I change trains to the Asakusa line and it’s only one stop to Asakusa station, but unlike the Ginza line, this station stop is a couple blocks from the Karimarimon Gate in Asakusa. I walk the back streets of Asakusa and a large covered shopping arcade.

1:30pm JST

Enjoying the afternoon shopping at a wide variety of stores, some carrying kitchy junk but others carrying quality goods. The kimono tailor, for example, where I ask them where I can find kanzashi, and they direct me to Nakamisme Dori. On the way to Nakamise Dori I stop in another store that sells paper goods and decorative items. After picking up a few cell phone stickers and keychain, I also ask them where the best place is to find kanzashi…

… and the snowball starts rolling.

From there phone calls are made, maps are consulted, the owner of the shop arrives to add his opinion, and a thick Asakusa guidebook is annotated with PostIt notes to direct me to a few antique dealers.

Then I meet Yuki, a Japanese woman with excellent English language skills, who is picking up a special order from this shop. She proceeds to act as translator and offers to guide me to a couple of these antique shops. One of them will see you by appointment-only, so an appointment is made and Yuki and I stroll through the Sensoji Temple complex on the way to these antique dealers, first to a stall where antique kanzashi (as well as old kokeshi dolls) are sold.

We then head to the appointment-only antique store on the far side of Sensoji which houses the hilts of samurai swords, armor, expensive china and ancient ceramics. We are seated in comfy couches and served hot coffee before the antiques master who has several very expensive antique koogai and kushi sets waiting before us. Absolutely lovely pieces and all of them true antiques.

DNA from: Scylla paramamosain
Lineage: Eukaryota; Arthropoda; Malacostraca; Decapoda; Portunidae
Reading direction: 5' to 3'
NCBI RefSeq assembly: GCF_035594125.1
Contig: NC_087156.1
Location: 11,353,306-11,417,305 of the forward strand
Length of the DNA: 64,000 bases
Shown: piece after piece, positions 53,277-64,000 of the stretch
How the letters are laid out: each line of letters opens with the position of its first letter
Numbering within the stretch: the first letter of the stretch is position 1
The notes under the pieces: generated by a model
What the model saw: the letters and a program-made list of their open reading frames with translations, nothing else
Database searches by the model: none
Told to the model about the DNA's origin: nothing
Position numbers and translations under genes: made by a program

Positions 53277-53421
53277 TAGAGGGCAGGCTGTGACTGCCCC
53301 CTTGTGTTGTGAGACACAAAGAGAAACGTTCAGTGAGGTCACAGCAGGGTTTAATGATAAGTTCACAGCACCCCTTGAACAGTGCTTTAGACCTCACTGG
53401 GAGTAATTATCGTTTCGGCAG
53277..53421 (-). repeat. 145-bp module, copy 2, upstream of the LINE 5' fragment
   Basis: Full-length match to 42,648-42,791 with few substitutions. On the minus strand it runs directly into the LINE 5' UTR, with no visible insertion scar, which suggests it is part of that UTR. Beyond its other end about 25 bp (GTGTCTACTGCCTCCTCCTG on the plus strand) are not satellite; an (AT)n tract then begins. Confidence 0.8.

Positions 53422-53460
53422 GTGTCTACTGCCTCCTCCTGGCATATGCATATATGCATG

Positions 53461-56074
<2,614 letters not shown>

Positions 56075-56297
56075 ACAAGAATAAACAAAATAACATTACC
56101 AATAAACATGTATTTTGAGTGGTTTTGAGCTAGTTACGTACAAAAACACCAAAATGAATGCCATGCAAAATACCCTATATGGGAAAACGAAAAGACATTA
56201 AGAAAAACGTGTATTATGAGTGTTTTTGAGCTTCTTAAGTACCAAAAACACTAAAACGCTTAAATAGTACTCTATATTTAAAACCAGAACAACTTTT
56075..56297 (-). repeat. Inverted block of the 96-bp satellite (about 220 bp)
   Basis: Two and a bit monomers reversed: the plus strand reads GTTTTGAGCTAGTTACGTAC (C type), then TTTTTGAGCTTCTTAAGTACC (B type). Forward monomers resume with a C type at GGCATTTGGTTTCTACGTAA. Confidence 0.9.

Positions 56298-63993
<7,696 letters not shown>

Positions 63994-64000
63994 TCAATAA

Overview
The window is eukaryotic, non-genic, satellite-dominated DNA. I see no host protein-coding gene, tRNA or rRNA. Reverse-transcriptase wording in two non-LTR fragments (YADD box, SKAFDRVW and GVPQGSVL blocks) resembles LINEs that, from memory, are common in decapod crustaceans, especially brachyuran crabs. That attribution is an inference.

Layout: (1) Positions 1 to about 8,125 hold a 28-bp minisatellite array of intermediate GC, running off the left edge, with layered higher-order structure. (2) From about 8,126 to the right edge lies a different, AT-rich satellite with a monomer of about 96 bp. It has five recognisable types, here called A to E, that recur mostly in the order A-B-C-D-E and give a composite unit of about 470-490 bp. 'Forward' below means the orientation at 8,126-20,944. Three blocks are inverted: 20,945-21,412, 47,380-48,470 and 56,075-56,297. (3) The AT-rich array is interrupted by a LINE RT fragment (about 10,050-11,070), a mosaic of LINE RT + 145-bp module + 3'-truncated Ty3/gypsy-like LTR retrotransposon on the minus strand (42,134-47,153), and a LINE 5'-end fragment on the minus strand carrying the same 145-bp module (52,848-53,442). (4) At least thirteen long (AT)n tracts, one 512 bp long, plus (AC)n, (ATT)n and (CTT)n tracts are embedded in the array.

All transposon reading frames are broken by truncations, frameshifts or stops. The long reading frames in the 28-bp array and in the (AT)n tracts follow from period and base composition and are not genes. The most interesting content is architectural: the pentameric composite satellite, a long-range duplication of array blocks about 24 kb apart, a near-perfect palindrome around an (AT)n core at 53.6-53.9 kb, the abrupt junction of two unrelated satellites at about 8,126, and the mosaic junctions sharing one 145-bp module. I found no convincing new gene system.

Yuki translates between myself and the antiques master and his wife who is seated on tatami mats in the space that serves as their office. I feel like I’ve just turned Japan on its head with this one simple goal and entered another world. It’s also emblematic of how things are done in Japan… the word of a friend… a phone call… a personal meeting. We discuss prices (which are reasonable) but I’m reluctant to purchase such expensive items for a friend whose budget doesn’t include Meiji Era antiques. I defer and agree to meet with the antiques master at his shop tomorrow, when he says he will show me a few, more appropriate pieces.

4:00om JST

Yuki and I say goodbye to the antiques master and chat as we wander back to Nakamise Dori where we wander into several shops … and then the the time comes for us to go our separate ways. I am indeed fortunate to have made a friend whose bilingual skills made this experience enjoyable and memorable. Helping each other to extremes seems to be an obsession with the Japanese and it’s the oil that keeps their society and communities running, everyone doing his part to keep the karma bank full.

I hang about Sensoji taking photographs and recording some video footage of the lovely twilight sky against the temple gates and Tokyo Sky Tree just across the river.

6:30pm JST

Instead of the Asakusa line, I take the Ginza line back to Monzen Nakacho, the total time from station to station, a little more than half an hour. Its also time for dinner and what better place for dinner than Yoshinorya, right next door to the subway exit and I do mean right next door. I have beef curry and rice with a soft boiled egg and a bowl of miso soup.

7:35pm JST

Iidesuyo!

I wander down to “the other side” of the Pachinko parlor to score some fresh baked pastries and noticed the food vendors are setting up their stalls on the sidewalks. Serendipity, the way it works for me in Japan, has set up an imagawaki vendor for me… fresh grilled pancakes filled with sweet red azuki bean paste, yum!

http://en.wikipedia.org/wiki/Imagawayaki